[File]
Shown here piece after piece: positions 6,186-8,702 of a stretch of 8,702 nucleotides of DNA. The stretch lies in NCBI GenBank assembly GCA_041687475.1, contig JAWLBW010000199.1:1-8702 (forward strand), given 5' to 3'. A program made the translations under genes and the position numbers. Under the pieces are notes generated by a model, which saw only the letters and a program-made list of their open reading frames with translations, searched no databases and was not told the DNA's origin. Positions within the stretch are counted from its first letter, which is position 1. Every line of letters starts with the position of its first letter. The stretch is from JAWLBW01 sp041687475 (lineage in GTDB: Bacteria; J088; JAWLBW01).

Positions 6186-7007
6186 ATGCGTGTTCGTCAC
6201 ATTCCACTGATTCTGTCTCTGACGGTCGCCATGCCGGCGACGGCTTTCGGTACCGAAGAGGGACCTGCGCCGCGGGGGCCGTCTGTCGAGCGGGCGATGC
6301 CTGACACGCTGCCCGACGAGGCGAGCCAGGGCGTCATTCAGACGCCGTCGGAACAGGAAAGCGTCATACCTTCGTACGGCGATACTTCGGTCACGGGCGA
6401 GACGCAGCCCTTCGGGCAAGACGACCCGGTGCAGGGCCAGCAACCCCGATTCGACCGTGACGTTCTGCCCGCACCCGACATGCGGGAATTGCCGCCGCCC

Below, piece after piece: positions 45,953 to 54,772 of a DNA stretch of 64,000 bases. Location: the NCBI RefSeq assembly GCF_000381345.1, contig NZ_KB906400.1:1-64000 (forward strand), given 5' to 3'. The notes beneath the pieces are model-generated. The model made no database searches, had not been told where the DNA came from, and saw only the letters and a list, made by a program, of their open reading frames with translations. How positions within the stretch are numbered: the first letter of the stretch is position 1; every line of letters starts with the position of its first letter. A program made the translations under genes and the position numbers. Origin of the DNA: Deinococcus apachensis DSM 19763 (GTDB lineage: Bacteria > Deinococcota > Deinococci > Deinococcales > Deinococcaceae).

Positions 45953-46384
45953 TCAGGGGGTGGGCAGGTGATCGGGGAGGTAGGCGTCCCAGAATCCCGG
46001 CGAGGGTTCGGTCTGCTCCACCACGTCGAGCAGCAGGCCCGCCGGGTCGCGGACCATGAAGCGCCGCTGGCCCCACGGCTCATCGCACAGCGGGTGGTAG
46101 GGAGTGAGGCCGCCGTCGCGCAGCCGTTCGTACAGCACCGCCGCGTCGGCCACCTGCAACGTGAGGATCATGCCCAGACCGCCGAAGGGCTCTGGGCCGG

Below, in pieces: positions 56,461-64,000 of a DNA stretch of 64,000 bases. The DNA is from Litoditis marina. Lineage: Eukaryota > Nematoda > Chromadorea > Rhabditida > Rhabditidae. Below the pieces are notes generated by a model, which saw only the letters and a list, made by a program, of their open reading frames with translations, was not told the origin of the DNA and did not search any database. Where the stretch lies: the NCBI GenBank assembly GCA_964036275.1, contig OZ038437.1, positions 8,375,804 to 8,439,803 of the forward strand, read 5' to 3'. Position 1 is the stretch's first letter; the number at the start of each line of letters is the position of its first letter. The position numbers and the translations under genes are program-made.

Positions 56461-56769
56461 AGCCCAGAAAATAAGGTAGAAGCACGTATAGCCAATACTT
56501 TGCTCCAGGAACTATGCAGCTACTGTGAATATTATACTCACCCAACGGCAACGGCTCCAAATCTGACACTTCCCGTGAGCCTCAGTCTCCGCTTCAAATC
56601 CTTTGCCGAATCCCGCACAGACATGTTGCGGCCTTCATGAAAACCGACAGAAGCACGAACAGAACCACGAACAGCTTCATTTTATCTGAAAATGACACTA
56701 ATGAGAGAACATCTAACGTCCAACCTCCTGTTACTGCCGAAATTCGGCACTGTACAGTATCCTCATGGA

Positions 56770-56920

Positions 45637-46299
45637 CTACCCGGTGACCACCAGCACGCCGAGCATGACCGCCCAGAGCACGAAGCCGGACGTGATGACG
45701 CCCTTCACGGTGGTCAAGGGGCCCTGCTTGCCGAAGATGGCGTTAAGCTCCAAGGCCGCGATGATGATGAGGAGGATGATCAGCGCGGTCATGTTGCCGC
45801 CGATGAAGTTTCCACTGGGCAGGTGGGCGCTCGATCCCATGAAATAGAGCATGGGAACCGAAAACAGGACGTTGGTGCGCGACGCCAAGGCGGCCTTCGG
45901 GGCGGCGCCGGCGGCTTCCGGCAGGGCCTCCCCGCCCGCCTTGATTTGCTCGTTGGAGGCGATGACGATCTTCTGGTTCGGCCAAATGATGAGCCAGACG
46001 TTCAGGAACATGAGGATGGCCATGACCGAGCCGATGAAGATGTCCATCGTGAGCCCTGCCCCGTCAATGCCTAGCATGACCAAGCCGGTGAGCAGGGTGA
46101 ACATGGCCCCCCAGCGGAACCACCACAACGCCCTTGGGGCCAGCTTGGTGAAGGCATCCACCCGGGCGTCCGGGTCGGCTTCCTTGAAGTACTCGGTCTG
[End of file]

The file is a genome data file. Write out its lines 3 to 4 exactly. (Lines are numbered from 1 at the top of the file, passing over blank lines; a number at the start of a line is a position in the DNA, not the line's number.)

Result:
6186 ATGCGTGTTCGTCAC
6201 ATTCCACTGATTCTGTCTCTGACGGTCGCCATGCCGGCGACGGCTTTCGGTACCGAAGAGGGACCTGCGCCGCGGGGGCCGTCTGTCGAGCGGGCGATGC